Subscribe to Inc. magazine
EXIT STRATEGIES

The American Dream

A look at a West coast manufacturer of laminated boards up for sale. Includes price, how the business was valued, the outlook on future sales, and the pros and cons of the purchase.
Advertisement

Business for Sale: West Coast Manufacturer of Laminated Boards

THE BUSINESS How's this for the ultimate revenge of a cubicle dweller? Purchase a cubicle manufacturer instead--or, in this case, a 10-year-old company that manufactures high-pressure laminated particleboard used to make modular-office products. With a reputation for quick turnaround, high quality, and customer service, the company has strong ties to 100 or so mostly regional furniture manufacturers. The company's two midsize facilities are leased, but the deal includes about $1 million worth of inventory. The founders are ready for new challenges, but their 26-person staff, including plant managers, should stay on for the next shift.

PRICE $3.4 million (terms negotiable)

OUTLOOK Currently operating at roughly 30% of its production capacity, this company looks more like a gold mine than a plastics-and-formica facility. That's because the founders have relied on word-of-mouth recommendations to generate orders. Given the vibrancy of the company's customer niches, a new owner could bust out of this cubicle simply by hiring a sales team.

PRICE RATIONALE This deal is tougher to cut than a laminated board. That's because smallish manufacturers tend to sell for about 45% of gross revenues (here, around $1.2 million) or a multiple of 1.25 to 1.75 times recast earnings ($653,000 to $915,000). But both valuation methods seem off track, since this company is operating way below capacity and has a reputation that could sustain much higher revenues. So it makes sense to price the company as if it were bigger: maybe in the $10-million-to- $20-million range, where deals typically close around 5.1 times recast earnings (or, for this company, $2.7 million).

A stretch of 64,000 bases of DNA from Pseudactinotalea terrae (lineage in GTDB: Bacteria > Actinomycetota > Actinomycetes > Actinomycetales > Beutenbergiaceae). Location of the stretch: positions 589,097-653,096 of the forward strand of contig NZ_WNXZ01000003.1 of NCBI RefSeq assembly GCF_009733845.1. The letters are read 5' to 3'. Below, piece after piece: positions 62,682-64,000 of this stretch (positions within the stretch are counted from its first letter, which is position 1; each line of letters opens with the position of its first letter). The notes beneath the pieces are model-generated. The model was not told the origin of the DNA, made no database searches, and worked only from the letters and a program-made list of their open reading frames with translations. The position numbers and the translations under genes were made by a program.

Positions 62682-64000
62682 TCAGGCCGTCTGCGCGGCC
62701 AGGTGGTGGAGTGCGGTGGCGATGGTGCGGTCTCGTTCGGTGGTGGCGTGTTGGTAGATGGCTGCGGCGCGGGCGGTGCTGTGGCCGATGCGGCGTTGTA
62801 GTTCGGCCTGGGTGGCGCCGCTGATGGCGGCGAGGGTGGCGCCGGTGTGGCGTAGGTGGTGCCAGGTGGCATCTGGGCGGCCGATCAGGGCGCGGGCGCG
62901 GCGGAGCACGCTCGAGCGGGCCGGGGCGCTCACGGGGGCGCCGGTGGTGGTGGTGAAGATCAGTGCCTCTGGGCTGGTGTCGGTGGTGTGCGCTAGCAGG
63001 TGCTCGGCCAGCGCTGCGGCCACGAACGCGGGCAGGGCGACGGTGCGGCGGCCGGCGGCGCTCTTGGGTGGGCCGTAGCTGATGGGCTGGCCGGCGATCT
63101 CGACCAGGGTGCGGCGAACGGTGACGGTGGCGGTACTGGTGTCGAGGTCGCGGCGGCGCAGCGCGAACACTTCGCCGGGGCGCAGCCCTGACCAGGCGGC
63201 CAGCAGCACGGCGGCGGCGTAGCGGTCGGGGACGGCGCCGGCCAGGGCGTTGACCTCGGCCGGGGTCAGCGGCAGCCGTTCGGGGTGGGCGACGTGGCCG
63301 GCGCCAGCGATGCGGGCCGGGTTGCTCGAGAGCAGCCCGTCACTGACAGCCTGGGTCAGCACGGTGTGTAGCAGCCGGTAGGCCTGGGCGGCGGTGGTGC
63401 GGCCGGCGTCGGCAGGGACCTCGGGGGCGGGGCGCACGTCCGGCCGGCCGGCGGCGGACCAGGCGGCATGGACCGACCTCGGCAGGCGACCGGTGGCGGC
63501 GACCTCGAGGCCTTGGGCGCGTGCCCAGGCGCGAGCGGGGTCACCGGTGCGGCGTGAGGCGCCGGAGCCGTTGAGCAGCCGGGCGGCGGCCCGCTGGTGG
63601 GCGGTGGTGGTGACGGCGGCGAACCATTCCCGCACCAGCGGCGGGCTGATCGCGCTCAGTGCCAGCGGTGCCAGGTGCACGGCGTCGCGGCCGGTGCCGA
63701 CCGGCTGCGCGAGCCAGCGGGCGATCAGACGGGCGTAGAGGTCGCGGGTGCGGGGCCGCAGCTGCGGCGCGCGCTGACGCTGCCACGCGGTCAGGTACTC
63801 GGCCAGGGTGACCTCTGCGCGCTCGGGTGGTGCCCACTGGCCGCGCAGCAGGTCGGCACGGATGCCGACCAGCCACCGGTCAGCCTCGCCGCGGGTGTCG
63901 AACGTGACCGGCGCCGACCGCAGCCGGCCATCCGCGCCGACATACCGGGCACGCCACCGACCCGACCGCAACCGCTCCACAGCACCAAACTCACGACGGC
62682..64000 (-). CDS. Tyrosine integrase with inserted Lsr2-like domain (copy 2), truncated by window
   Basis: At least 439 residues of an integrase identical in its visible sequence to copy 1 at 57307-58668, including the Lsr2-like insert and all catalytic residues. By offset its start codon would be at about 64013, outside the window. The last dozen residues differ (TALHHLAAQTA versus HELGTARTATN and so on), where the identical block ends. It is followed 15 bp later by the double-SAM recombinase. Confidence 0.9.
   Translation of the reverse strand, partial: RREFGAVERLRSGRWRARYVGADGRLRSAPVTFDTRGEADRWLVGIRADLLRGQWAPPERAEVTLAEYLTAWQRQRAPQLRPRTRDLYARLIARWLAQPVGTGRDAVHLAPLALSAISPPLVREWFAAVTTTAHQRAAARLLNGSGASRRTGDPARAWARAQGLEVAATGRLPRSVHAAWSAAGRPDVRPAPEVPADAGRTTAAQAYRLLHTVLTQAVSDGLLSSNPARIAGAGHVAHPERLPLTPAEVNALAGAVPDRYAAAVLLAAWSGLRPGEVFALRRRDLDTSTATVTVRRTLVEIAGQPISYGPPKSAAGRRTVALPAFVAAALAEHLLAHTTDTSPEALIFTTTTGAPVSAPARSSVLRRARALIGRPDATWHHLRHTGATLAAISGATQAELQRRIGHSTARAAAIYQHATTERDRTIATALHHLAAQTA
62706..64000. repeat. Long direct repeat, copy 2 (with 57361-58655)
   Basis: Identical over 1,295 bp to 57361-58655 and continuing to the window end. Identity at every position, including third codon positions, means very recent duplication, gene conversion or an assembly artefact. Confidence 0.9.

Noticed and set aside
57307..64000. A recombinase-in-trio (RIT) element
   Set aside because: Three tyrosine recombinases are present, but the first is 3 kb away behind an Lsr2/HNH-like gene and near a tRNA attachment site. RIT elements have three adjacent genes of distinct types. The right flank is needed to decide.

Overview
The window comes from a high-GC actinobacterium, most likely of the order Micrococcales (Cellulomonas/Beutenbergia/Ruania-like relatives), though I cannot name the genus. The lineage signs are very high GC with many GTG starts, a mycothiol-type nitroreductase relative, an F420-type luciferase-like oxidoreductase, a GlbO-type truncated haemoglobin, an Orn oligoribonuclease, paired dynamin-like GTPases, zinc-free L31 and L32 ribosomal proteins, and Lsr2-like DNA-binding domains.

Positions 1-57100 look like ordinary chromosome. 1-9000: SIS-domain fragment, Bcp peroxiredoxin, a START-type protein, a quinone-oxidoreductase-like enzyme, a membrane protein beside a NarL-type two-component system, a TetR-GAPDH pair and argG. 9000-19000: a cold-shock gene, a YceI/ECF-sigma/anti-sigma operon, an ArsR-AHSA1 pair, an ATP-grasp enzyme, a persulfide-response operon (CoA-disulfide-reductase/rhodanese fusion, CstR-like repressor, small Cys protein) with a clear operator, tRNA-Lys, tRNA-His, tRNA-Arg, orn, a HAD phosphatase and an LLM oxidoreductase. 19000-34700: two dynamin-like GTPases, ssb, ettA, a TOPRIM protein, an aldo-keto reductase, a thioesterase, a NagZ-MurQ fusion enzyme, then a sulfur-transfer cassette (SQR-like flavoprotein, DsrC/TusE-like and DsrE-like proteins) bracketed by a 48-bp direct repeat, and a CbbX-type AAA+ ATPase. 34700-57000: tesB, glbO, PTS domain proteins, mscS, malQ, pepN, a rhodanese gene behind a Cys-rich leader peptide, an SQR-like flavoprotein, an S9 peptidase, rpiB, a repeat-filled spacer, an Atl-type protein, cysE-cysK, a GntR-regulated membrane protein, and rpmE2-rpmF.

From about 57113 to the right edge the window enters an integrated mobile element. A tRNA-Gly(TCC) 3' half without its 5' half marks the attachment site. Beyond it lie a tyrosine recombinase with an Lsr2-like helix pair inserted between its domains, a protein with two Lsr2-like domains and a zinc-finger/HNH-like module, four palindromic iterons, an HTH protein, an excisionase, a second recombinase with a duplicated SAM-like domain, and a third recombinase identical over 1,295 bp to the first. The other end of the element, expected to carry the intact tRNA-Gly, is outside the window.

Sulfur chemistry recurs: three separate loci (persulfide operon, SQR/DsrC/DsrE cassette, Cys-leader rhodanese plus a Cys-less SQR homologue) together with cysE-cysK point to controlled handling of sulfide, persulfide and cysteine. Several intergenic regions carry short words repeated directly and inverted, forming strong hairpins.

PROS All those 1,600-gallon jugs of glue just sitting there begging for faster growth. Who could resist?

CONS This isn't the sexiest business around. And if you start behaving as though it is, will you alienate all those old-time customers? -- Jill Andresky Fraser

Financials 1995** 1996** 1997**
Gross Revenues $1,600,000 $2,141,000 $2,654,000
Recast Earnings* $304,100 $406,790 $522,752

*Before depreciation, interest, taxes, and owner's compensation
**Fiscal year

Inc. has no stake in the sale of the business featured.

The magazine cannot confirm the accuracy of financial or other information offered by the seller. Inquiries should be directed to Gene Christensen, GLH & Associates Inc., at 714-752-9700.




Register on Inc.com today to get full access to:
All articles  |  Magazine archives | Livestream events | Comments
EMAIL
PASSWORD
EMAIL
FIRST NAME
LAST NAME
EMAIL
PASSWORD

Or sign up using: